Baking skills pt. 3: Bulk Ferment

Once the dough has been kneaded (or not, depending on which method of kneading you are using) it is time to let the ingredients do their own thing. This crucial stage of bread making is referred to add the bulk ferment – bulk because the dough is fermented as a whole mass, prior to dividing and shaping, and ferment because of the action of the yeast and enzymes in the dough.

During the bulk ferment a lot is going on inside the dough. The process that began when the ingredients were combined, whether in an autolyse or straight into a kneading, comes into its own now. Enzymes in the dough thrive in the warm, moist atmosphere as they go about converting the starch from the flour into sugar and the protein into sugar. In a yeasted dough or a dough with a natural levain, this sugar becomes food. The yeast cells, whether commercial (such as instant dried yeast or fresh baker’s yeast) or wild (from a ‘sourdough’ starter or barm) consume the sugar in the dough and release carbon dioxide as they reproduce and expire.

pita_dough
A white dough during the bulk fermentation stage

The release of carbon dioxide is what creates the rise in a leavened dough, and also some of the flavour. The gluten formed by the enzymes and helped along by the kneading allows the dough to stretch and trap pockets of air. In a very high hydration dough, this results in those large, irregular holes that are common to ciabatta and sourdough loaves.

During this stage it is possible to use the stretch and fold technique to add structure and encourage a well risen bread. As explained in the previous post on kneading, this means taking a portion of the dough, stretching it and folding it back on itself, and repeating a few times for the first few hours (if using a ‘wild yeast’ levain) or a couple of times during the start of the bulk ferment.

It is important to let the dough rise in its own time, preferably at room temperature or slightly above. A longer fermentation results in more flavour. This is less important in a sweet or savory flavoured loaf where other flavours may dominate anyway. Once the dough has risen (usually to double or at least one and a half times its size, depending on the recipe) it is time to divide and shape the loaf, being careful not to knock out too much of those flavour filled, well risen gases.

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Wholemeal spelt and black rice loaf

After the excess of Christmas (and Boxing Day, and the day after, and Saturday) it is good to get back to a healthy wholemeal spelt loaf. We do sometimes get a bit tired of dense, chewy sourdough though, so this time I have made a yeasted loaf with the added flavour of black rice.

Black rice, cooked and cooled, adds flavour and colour to the finished loaf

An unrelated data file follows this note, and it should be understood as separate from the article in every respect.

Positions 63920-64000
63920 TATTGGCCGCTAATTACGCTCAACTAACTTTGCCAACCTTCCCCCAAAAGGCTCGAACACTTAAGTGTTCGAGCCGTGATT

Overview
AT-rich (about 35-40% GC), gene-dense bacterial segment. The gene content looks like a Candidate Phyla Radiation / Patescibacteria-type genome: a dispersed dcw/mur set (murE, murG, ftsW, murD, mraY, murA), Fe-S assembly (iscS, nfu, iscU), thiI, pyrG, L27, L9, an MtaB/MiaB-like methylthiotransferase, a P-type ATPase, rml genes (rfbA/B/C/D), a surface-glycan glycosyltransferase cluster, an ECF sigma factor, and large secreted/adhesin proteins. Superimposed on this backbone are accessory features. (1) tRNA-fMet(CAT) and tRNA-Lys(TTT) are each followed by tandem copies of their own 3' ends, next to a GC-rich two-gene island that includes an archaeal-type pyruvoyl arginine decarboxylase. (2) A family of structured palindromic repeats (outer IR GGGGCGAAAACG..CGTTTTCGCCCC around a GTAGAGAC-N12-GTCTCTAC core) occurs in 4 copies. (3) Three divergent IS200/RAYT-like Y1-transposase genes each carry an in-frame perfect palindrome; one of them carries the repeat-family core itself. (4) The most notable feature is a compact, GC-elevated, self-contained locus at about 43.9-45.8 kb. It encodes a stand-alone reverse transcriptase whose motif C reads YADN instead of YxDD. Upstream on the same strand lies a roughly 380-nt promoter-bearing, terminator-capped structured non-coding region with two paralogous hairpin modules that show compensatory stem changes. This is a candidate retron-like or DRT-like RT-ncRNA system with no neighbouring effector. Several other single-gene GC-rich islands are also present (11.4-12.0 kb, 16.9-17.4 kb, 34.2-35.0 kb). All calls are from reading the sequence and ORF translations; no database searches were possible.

Black rice, cooked and cooled, adds flavour and colour to the finished loaf

Extra flavour also comes from the use of a wholemeal spelt poolish, made four hours before putting the dough together. As I said in the last post, the poolish is a way of encouraging a longer period of activity in the yeast, so that more starch is converted to sugar.

Wholemeal Spelt and Black Rice Loaf

Poolish

  • 225g wholemeal spelt flour
  • 1tsp/3g instant yeast
  • 225g water

Dough

  • All of the poolish
  • 115g wholemeal spelt flour
  • 5g salt
  • 1/2 tsp/2g instant yeast
  • 30g honey
  • 90g cooked and cooled black rice (about 2 tbsp uncooked rice)
  1. Mix the ingredients for the poolish in a mixing bowl and leave, covered, for about 4 hours at room temperature. The poolish will bubble, rise, and fall slightly.
  2. Combine the poolish with the remaining dough ingredients, tip onto a work surface, and knead for 15 minutes.
  3. Bulk ferment (first rise) in a lightly oiled bowl for about 90 minutes, until doubled.

    The fairly slack dough will be supported in a loaf tin after the first rise
    The fairly slack dough will be supported in a loaf tin after the first rise, but may cause problems if not handled carefully!
  4. Tip out and shape for a loaf: stretch the dough into a rough rectangle, fold the ends in to make a rough loaf shape, pinch the seam together and turn over. Place seam side down into an oiled loaf tin. The dough should fill about 2/3 of the way up.
  5. Cover loosely with cling film and proof at room temperature for about 60-90 minutes, until the dough has crested the edge of the tin by about a centimetre.

    Dough proofing in a loaf tin
    Dough proofing in a loaf tin
  6. Preheat the oven to 180°C. Bake on the middle shelf of the oven for 20 minutes, then turn and bake for a further 25-35 minutes, until the dough sounds hollow when tapped on the bottom.
  7. Cool on a wire rack.

Unfortunately this time around the bread did not rise as much as I would have liked – always a worry with a 100% wholemeal loaf, particularly with a fairly slack dough (didn’t help that I got cling film stuck to the top of it…). Despite the disappointing rise, however, the loaf still tastes fantastic and is an incredible colour thanks both to the spelt and the black rice. It is also surprisingly light in texture given the wholemeal and the collapsed top. Next time, I’ll let it proof for a little longer and make sure that nothing sticks to the dough!

A slightly deflated look, but dramatic colour and open crumb texture nonetheless
A slightly deflated look, but dramatic colour and open crumb texture nonetheless
Good colour and texture in the crust, with little bits of black rice peppered through the whole loaf
Good colour and texture in the crust, with little bits of black rice peppered through the whole loaf